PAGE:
Site conditions influence the climate signal of intra-annual density fluctuations in tree rings of Q. ilex L.

The investigation of the relations between climate and intra-annual density fluctuation (IADF) traits (e.g. frequency, width and functional anatomical traits) in Quercus ilex tree rings of stands living on two opposite slopes, highlighted the influence of local site conditions on the climate signal contained in tree rings. Moreover it allowed to identify the main site-specific environmental drivers for IADF formation.

Context Wood functional traits such as IADFs result from the adaptation of tree physiological processes to seasonal climate variability. They could be used to reconstruct tree response to intra-annual variations in environmental conditions.
Aims We investigated the relationship between IADF features and climate in Quercus ilex L. populations living on opposite slopes, aiming to evaluate the influence of local site conditions on wood plasticity in response to seasonal climate variability.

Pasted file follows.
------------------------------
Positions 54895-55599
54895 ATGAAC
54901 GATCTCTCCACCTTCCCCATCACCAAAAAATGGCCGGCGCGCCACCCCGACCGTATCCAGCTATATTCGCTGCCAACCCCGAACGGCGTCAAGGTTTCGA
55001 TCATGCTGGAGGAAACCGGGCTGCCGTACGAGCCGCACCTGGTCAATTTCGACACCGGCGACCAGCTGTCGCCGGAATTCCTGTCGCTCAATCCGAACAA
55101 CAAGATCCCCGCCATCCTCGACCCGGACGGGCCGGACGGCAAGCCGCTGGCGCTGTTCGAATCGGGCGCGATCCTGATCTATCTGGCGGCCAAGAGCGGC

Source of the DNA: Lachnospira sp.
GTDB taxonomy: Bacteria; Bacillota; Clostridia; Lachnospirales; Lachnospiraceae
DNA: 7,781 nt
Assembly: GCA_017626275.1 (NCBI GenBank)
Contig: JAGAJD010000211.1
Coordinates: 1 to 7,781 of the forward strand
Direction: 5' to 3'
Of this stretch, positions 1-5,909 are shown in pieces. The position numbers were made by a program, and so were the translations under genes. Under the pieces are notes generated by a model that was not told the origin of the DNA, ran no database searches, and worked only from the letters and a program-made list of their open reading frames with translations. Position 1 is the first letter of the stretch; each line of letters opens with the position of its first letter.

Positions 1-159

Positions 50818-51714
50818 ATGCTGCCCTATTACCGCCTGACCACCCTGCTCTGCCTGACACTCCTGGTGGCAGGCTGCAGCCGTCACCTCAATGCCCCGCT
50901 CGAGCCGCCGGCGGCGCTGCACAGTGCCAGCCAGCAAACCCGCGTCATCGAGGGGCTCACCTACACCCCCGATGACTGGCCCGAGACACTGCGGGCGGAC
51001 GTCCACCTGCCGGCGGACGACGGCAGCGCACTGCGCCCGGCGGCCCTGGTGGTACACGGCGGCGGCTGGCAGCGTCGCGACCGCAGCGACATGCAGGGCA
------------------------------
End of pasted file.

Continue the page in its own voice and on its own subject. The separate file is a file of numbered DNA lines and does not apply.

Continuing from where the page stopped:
Methods Dominant trees were sampled and dated. IADF frequency and width, non-lumen fraction, vessel size, and frequency were measured. Time series analyses using precipitation and temperature data were performed.
Results A decrease in IADF frequency over time influenced by summer and autumn temperature was observed at both sites. IADFs were more frequent, wider, with smaller vessels and a higher non-lumen fraction in trees growing at the north slope compared to the south slope site. IADF anatomical parameters of south slope tree rings were mainly influenced by precipitation, while the ones of north-slope tree rings by temperature.
Conclusion Temperature-limited IADF occurrence in Q. ilex tree rings, probably leading to an earlier stop in cambial activity, and IADF anatomical traits were influenced by site conditions, suggesting them as indicators of site-specific responses to climate.

Dendrochronology, Quantitative wood anatomy, Holm oak, Mediterranean forests

Zalloni, E., Battipaglia, G., Cherubini, P. et al. Annals of Forest Science (2018) 75: 68.

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